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Antelope Canyon in Arizona

Antelope Canyon in Arizona

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Old Dec 28, 15, 4:05 am
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Antelope Canyon in Arizona

Hey folks, just discovered this amazing place as a necessary visit in one's life. So I'd like to go check it out.

Thinking about heading out to Arizona on a Friday morning and then coming back late on a Sunday night. Would like to maximize time and visit Upper & Lower Antelope Canyon, Horseshoe Bend, and Rainbow Bridge. Is this possible in my time or do I need to cut something out, possibly Rainbow Bridge?

Any tips to make this an efficient trip as well as getting the best pictures possible in Antelope Canyon?
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Old Dec 28, 15, 8:48 pm
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Doable if flying into PGA. Otherwise 4-5 hours driving each way from PHX or LAS.
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Old Dec 29, 15, 8:54 am
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Some useful threads on FT:

http://www.flyertalk.com/forum/west/...ival-trip.html

http://www.flyertalk.com/forum/trave...e-arizona.html

http://www.flyertalk.com/forum/west/...ggestions.html

http://www.flyertalk.com/forum/marri...ke-powell.html
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Old Dec 29, 15, 2:03 pm
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It's probably too much. Using Page as a base of operations....

-- Rainbow Bridge is basically a day.

-- Upper and Lower Antelope could be combined into one day, but given that you need to buy a timed entry for Lower and be taken by a guide on Upper you may find it difficult to do both in one day without advanced planning.

-- Horseshoe Bend takes only an hour or two, if you're just looking to wander around the rim and take pictures.

As Tanic noted, if you can't fly into Page with well-timed flights, you need to add several hours of driving each direction from any major airport.
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Old Jan 24, 16, 12:10 pm
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I did both of the slots in Antelope Canyon last April, so can give you a few pointers as to timings.

Ideally, a car is necessary to get around, because the timings are fairly critical if you want to get the best photos in the Upper Canyon (which is where you get to see the shafts of light). These only appear for a short time around midday.

I stayed in Page over night, and booked a tour with Ken's Tours of the Lower Canyon for early on the next morning. You have to drive out to the canyon yourself for that tour. The timing of the tour is less critical than the Upper Canyon tour, as little light gets into the canyon, even at midday. Ideally, a tour about 0900 will see you finished there about 1030 with time to drive back into Page for the Upper Canyon Photographic tour. These leave the offices at 1130 from March 1st onwards.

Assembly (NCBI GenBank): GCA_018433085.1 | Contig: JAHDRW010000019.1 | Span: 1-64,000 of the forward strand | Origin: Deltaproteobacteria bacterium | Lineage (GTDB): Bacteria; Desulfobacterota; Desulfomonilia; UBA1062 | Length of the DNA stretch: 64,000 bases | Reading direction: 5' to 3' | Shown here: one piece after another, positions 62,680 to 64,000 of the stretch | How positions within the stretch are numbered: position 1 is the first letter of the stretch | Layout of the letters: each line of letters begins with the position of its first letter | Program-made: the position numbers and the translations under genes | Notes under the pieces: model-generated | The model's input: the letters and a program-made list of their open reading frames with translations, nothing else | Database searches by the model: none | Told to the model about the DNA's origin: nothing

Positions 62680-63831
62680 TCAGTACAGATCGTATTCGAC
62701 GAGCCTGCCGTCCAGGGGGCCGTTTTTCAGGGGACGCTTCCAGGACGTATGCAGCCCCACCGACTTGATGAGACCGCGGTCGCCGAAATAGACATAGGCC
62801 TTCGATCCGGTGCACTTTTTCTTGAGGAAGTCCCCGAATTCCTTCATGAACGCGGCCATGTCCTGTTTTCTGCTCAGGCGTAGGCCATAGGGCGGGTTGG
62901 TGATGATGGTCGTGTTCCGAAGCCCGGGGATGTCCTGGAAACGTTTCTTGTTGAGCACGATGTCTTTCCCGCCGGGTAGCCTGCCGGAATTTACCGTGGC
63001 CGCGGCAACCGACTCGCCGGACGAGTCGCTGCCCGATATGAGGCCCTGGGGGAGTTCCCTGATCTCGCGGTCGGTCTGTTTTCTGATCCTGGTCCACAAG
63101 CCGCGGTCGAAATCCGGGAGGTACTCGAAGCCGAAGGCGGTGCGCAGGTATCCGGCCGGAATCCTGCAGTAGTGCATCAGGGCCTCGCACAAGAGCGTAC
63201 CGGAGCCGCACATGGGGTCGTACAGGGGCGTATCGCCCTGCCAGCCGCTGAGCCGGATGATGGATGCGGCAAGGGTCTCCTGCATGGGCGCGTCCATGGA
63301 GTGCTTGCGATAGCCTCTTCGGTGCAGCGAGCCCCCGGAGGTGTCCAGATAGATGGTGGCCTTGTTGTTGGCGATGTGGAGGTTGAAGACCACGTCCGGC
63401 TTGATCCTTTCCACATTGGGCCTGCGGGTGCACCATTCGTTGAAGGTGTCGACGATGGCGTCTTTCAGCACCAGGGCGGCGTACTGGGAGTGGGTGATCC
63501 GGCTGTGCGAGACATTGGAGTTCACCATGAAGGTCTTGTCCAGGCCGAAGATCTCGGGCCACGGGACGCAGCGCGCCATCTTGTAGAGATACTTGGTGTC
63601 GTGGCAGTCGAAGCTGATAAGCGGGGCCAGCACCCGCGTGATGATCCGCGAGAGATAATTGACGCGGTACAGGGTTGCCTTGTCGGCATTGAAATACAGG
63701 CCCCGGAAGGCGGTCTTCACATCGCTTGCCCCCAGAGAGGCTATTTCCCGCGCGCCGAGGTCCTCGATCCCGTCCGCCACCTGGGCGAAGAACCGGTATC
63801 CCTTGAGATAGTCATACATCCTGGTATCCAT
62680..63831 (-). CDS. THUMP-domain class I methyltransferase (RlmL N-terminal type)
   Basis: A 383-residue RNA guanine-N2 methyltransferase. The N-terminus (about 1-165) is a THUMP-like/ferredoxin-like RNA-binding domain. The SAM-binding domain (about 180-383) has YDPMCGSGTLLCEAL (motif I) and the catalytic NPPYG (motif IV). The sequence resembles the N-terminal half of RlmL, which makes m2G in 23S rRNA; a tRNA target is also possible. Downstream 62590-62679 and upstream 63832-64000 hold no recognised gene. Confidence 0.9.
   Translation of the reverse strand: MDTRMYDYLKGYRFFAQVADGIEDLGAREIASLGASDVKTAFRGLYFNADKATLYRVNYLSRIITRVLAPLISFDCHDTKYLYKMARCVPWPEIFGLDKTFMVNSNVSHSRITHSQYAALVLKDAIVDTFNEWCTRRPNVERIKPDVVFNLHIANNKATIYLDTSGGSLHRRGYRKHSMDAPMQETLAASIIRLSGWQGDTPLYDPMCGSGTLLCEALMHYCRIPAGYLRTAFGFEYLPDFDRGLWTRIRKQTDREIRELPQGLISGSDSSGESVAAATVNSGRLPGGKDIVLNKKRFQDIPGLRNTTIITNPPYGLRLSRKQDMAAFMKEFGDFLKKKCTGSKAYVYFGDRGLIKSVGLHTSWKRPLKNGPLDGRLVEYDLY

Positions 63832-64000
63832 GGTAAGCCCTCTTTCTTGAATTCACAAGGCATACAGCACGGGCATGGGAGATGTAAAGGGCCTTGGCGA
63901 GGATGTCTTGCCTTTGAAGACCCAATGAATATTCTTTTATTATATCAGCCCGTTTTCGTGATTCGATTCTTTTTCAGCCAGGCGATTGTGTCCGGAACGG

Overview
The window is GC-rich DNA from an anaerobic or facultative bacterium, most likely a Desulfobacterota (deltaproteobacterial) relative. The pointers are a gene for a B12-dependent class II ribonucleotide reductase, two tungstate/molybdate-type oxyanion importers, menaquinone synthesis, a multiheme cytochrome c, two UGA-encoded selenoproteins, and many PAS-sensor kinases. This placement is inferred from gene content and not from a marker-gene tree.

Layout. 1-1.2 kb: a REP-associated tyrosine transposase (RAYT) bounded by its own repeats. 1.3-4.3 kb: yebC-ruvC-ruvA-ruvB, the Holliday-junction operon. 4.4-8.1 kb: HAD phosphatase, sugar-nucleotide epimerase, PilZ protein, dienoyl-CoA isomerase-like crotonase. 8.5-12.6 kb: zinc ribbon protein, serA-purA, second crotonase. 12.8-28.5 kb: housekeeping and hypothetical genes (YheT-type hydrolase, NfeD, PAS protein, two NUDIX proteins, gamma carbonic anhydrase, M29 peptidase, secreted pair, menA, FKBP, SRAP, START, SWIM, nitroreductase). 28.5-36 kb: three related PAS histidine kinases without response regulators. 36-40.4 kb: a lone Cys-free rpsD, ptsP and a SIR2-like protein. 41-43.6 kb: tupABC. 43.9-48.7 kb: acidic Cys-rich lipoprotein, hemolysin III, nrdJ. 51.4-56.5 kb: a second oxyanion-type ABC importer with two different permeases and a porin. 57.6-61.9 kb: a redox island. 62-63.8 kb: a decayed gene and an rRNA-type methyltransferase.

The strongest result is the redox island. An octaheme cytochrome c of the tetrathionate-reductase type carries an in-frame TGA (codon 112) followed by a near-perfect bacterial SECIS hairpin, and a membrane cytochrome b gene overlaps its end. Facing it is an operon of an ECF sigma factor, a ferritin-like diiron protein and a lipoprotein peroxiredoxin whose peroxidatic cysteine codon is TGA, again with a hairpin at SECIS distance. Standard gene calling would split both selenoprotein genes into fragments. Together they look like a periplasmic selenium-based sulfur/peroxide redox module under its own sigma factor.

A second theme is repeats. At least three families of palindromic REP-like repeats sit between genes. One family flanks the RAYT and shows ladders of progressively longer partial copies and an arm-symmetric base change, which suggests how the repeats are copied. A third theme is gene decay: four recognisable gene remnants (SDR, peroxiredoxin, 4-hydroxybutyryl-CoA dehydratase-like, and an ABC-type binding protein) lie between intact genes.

You are taken out to the Upper Canyon in open sided trucks over pretty rough terrain with a lot of dust, so take glasses or googles and a hat if you want to be comfortable. I recommend the photographic tour, simply because the guides know exactly what time and where the light beams are going to appear in the canyon, and will do their best to make sure that you are in the chamber and there is nobody else in camera shot. If you take a regular tour, which goes in every 20 minutes or so, the groups are much larger, and you are simply walked from one end of the canyon to the other and back. You are very likely to miss the one thing that makes the Upper Canyon unique.

I got back into Page about 1430 in the afternoon, so if you are looking to get to the Horseshoe Bend, you still have plenty of time, although the sun may well be in the wrong place for the best shots.

Final recommendation is to have a good read of the guides about the best way to photograph the canyons, have a decent camera (although modern day point and shoots can still produce fantastic results). You cannot use flash photography in the canyons, so know how to set up your camera for long exposure shots and if the guide offers to set up your camera for you, hand it over. They know pretty well how to set up and camera to get some stunning photos. Finally, clean your camera thoroughly afterwards. Otherwise, you risk all of your subsequent photos having dust flecks all over the photos.
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Old Jan 24, 16, 12:16 pm
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Originally Posted by Richym99 View Post
have a decent camera (although modern day point and shoots can still produce fantastic results).
S6 Galaxy good enough?
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Old Jan 24, 16, 12:40 pm
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Or just go and enjoy the scenery and download the pics that a professional took. :-)
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Old Jan 24, 16, 12:43 pm
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Originally Posted by VickiSoCal View Post
Or just go and enjoy the scenery and download the pics that a professional took. :-)
Well I need at least 1 quality selfie
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Old Jan 24, 16, 6:13 pm
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Originally Posted by VickiSoCal View Post
Or just go and enjoy the scenery and download the pics that a professional took. :-)